Dear Honourable MPs,

I humbly send you my warmest regards. 

To begin with, please kindly let me inform you that I have the greatest respect for parliamentary government. This is because from 1957 to 1960, I was a reporter on parliamentary proceedings for Radio Ghana. 

I loved Parliament for its own sake. I’d arrive for the morning sessions on my motor scooter, take down the important Questions and Answers, the “Statements” (if any); and then cover the all-important “Second Reading of Bills”. This was where the real debating occurred. 

Among the most important debates I covered were those on the legislation that enabled the CPP Government to deport Alhaji Ahmadu Baba and Othman Laramie to Nigeria; the Indemnity Bill (passed under a Certificate of Urgency) that saved Police Commissioner E R T Madjitey and his Minister of the Interior, Mr Krobo Edusei, from a charge of contempt of court, for deporting the two “Nigerians” whilst their case challenging the deportation orders issued against them, was being heard by a Judge called Mr Justice Smith.

I reported all these debates faithfully, and was confident, in my own mind, that so long as the country was given the facts upon which to form an informed opinion on them, public opinion would influence the Government to mind how it acted, when it felt like bringing in dictatorial measures. But I was wrong. Rather than mend its ways, the CPP Government brought in, instead, the Preventive Detention Bill that killed, at a stroke, any pretence that it wanted to respect the democratic principles under which Ghana had been granted independence. Yes – if it possessed a majority in Parliament, a Government could “do anything except change a man into a woman!” (Today, of course, democratic governments can allow “men to marry men and women to do likewise!” 

Anyway, the first Parliament of independent Ghana was reduced to a group of “Yes-men” as soon as the Preventive Detention Act (PDA) became operational. Great debaters like Joe Appiah, Victor Owusu, R R Amponsah and S D Dombo were put behind bars. Very soon – as Joe Appiah, in particular had warned – even CPP members of the House who publicly disagreed with some of the policies of their own Government (such as Patrick Quaidoo, MP and W A Wiafe, MP, were detained without having the benefit of a trial to determine exactly what they were supposed to have done wrong.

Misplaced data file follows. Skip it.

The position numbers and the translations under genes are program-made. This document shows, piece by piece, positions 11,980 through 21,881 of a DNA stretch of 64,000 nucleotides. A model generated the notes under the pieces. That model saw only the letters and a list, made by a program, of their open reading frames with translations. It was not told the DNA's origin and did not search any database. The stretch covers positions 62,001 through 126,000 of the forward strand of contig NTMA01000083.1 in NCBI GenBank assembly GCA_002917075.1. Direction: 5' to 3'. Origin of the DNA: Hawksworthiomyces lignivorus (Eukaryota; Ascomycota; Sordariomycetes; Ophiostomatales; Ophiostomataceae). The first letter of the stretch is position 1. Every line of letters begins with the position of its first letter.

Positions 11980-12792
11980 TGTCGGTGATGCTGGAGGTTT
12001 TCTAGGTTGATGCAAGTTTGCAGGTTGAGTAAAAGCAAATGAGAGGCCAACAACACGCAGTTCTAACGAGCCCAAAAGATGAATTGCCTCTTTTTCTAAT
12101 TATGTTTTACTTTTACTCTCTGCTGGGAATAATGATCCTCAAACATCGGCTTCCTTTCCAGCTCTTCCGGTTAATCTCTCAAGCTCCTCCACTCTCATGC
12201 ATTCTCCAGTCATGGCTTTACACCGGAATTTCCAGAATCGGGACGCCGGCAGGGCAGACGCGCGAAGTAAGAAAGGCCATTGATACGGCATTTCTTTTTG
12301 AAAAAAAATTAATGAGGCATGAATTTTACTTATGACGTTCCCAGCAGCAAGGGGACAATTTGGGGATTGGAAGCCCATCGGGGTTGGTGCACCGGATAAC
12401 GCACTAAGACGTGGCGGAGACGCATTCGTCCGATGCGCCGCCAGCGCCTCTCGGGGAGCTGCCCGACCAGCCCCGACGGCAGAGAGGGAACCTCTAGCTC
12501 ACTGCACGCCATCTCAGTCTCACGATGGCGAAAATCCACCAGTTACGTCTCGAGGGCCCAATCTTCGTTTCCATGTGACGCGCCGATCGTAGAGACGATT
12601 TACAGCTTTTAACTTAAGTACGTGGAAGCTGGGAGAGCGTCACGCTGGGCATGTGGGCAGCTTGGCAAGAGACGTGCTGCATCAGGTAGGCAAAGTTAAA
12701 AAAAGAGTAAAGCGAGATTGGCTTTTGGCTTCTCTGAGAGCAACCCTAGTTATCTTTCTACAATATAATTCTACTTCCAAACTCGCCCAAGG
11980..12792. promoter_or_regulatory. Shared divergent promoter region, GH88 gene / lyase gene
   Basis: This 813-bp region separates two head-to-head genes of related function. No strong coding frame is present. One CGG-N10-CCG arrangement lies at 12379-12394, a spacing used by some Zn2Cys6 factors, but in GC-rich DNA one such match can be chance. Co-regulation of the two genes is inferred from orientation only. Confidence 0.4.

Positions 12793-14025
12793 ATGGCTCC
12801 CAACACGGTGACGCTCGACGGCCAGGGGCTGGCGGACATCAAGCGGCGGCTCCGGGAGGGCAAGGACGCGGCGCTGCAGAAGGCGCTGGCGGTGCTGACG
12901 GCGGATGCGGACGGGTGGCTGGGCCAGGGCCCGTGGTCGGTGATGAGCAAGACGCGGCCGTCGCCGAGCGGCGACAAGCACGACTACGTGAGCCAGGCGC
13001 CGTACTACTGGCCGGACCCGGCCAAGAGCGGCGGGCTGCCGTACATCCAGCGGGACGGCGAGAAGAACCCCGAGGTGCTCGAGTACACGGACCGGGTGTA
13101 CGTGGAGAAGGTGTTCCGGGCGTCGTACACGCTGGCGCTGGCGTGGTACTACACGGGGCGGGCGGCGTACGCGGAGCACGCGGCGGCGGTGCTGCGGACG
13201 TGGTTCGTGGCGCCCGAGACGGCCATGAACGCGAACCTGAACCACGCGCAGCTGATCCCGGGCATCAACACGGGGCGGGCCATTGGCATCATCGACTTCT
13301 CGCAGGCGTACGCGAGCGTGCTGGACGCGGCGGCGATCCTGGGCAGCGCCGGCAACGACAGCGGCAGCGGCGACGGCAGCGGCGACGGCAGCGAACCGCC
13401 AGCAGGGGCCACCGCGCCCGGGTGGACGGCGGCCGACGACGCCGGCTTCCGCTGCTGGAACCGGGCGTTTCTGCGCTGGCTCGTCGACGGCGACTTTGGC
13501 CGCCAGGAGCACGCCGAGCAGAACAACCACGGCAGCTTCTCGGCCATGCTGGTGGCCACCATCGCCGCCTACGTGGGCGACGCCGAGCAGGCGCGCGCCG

Now, I don’t want to suggest, in the least, that some people did not entertain subversive ideas or act abominably. The point is that the courts have been set up, at great expense, precisely to sift any charges brought against any suspected individual(s) and determine their guilt or otherwise. To dispense with a trial, because the accused might be found “Not Guilty” (as happened in the conspiracy case against Ako Adjei, Adamafio and Coffie Crabbe) is just plainly wrong and undemocratic. 

I mean – what can excuse the fact that K A Gbedemah felt the need to run away into exile, after he had spoken his mind, in the very Parliament in which he had been, for years, the unacknowledged Deputy Leader of the majority party? Just imagine what an education in politics the pubic would have been provided, had Gbedemah been taken to court and publicly accused of maintaining unhealthy relations with the US embassy [for example] or his actions as a member of the Presidential Commission, during the workers’ strikes of 1961, when President Kwame Nkrumah was abroad?